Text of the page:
For grazing animals, sharing of resources is their mode of operation. There could well be isolated instances of jostling for a particularly juicy bit of herbage, but such would be rare, certainly not typical. The cost in energy is just not worth the effort.individuals are neither competing nor cooperating for grass. Grass is not a limited resource in this case.
Let's try a gedankenexperiment to understand competition and cooperation as strategies for dealing with limited resources. Michael White of Adaptive Complexity fame and I sit back-to-back in the same lab (accordingly, all his good ideas are actually mine, and all my bad ideas are his). On Fridays, a neighboring lab regularly fails to eat all the donuts at lab meeting (they shall remain nameless to save them this undying shame). Assuming that Michael and I want to eat no more than one donut (a fallacious assumption, but work with me), one donut represents the maximum benefit we can receive from this resource. If the neighboring lab leaves two or more donuts, then Michael and I can each derive maximum donut benefits in the absence both competition and cooperation. Call this the benign neglect strategy (A). You will recognize below and to the side the donut as a donut, the pasty-faced smiley as Michael, the red-faced interloper, and the pleasant skin tones of myself.
If only one donut is left, the options become more complicated. Michael and I could share the donut, each receiving half a donut benefit (B). Alternatively, Michael and I could fight for the donut, in which case I would receive
maximum donut benefit (C); unless an interloping, third lab member swept in
while Michael and I engaged in Mortal Kombat to steal the donut, in which case I would receive no benefit (D). If the donut gets stolen half the time Michael and I battle, then sharing becomes a more effective strategy than fighting.
In this context, we can precisely define competition and cooperation. Competition exists when one individual obtains a benefit to themselves (the donut), by denying benefit to another (Michael's beat down), usually at a cost to themselves (risk of a third party stealing the donut). Cooperation is not the absence of competition. Cooperation is when an individual allows another to obtain a benefit (half a donut) at some cost to themselves (half a donut). The best strategy depends on the parameters of the environment, in this case third lab member frequency.
This highly simplified example looked at only two choices. In reality, I not only have the option to choose a 100% competitive strategy or a 100% competitive strategy, but I can choose to compete, cooperate, or neglect at any frequencies in between. The effect that the circumstances have on the resulting strategy in scenarios similar to the one above have been explored extensively using the iterated Prisoner's Dilemma from game theory. I believe it even finds its way into Dawkins' much-maligned Selfish Gene.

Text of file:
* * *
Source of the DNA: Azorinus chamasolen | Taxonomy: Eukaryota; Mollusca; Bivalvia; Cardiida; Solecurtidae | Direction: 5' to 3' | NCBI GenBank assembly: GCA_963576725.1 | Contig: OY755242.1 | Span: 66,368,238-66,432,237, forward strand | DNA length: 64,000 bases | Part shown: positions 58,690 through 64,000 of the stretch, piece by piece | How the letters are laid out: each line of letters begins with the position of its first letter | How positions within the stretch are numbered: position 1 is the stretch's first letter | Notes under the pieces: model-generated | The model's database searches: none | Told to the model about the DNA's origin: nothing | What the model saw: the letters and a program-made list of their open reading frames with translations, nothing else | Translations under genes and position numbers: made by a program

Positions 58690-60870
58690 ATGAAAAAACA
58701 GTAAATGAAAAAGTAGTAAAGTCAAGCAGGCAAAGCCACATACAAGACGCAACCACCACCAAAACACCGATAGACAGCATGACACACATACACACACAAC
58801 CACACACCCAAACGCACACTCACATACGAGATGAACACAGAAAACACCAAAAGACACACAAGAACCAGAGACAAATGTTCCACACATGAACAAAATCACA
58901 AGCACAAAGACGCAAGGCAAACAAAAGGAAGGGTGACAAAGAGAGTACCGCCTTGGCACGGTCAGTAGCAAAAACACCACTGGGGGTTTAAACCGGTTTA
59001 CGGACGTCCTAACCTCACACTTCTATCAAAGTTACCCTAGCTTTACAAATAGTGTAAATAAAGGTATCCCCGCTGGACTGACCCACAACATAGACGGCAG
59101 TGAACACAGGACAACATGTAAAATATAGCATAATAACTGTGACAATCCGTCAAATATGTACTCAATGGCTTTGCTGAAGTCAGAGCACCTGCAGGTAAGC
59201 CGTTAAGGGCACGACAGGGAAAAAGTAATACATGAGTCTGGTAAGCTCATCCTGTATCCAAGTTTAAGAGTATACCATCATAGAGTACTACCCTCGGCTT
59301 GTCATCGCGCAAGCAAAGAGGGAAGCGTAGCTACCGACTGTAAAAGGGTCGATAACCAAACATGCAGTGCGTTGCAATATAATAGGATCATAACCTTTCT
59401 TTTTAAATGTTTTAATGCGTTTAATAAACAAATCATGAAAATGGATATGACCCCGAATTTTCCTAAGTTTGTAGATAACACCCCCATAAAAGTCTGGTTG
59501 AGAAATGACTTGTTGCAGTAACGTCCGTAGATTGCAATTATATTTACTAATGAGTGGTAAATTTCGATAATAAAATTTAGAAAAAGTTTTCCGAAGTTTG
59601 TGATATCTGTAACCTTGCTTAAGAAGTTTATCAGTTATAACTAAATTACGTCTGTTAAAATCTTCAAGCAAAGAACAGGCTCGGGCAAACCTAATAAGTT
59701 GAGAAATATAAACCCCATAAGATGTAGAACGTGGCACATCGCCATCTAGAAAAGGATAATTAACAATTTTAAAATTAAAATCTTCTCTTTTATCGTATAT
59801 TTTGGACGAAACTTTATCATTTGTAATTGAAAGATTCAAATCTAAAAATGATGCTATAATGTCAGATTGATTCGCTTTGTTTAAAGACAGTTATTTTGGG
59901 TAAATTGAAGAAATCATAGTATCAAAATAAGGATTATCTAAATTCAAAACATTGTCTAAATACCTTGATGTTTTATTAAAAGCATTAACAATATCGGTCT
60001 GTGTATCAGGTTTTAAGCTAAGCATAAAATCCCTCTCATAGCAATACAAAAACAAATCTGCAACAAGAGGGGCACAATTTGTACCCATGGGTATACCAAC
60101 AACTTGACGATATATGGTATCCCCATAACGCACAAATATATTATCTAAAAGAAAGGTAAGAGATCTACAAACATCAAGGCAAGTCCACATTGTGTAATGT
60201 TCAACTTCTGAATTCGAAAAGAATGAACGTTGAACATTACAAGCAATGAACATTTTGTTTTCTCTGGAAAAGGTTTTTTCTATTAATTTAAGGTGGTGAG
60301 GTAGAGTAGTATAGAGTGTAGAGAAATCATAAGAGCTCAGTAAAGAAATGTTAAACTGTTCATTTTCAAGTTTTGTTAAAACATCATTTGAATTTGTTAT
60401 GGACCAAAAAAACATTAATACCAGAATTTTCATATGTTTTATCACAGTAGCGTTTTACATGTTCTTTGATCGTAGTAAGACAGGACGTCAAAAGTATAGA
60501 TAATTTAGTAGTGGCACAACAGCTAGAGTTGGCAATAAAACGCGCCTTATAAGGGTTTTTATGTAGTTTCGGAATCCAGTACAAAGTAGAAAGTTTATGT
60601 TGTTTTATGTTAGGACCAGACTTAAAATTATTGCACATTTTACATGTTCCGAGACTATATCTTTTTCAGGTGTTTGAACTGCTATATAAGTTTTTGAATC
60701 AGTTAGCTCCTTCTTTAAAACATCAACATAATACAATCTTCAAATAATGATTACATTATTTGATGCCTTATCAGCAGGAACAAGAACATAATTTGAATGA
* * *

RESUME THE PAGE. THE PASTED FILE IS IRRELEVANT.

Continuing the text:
For a real life example, let's take a look at the most famous* natural selection research project around, namely the long-term observation of Darwin's finches on the Galapagos Islands by Peter and Rosemary Grant. As it so happens, I had lunch with the Grants not too long ago and got to talk a bit about the details of their research program.
The Grants observed dramatic changes in body size, beak size, and beak shape among the finch populations they studied. Those results were highly dependent on the weather. During periods with plenty of rain, the Grants observed minimal selection on beak shape, because food was not a limiting resource. During droughts, they observed rapid evolution of beak shape as food became limited in quantity and diversity of size. The finches move from benign neglect to competition, depending entirely on the parameters of their environment.
Like in our thought experiment, the results of a real world evolutionary process depends on the details of the dynamic environment of the individuals being studied. Natural selection is not dependent on widespread competition. Competition and cooperation are simply two of many possible strategies for dealing with the problem of limited resources.
I do, however, tend to agree with Michael Lynch that in discussions of evolution we are too reliant on adaptive explanations:
The vast majority of biologists engaged in evolutionary studies interpret virtually every aspect of biodiversity in adaptive terms. This narrow view of evolution has become untenable in light of recent observations from genomic sequencing and population-genetic theory. Numerous aspects of genomic architecture, gene structure, and developmental pathways are difficult to explain without invoking the nonadaptive forces of genetic drift and mutation.This adaptionist focus, rooted in the tendency of researchers to systematically ignore the explanatory power of the three other forces of evolution, leads to an oversimplification of evolutionary theory's public face. It is as if I tried to explain all of physics through gravity alone. Indeed, the proposed lack of widespread competition poses a grave threat to the foundation this oversimplified impression of evolutionary theory. The foundations of the real evolutionary theory? They remain solid.
Now, stop worrying. It's bad for your blood pressure.
*Thanks to the wildly popular, much lauded, and apparently execrable, book The Beak of the Finch.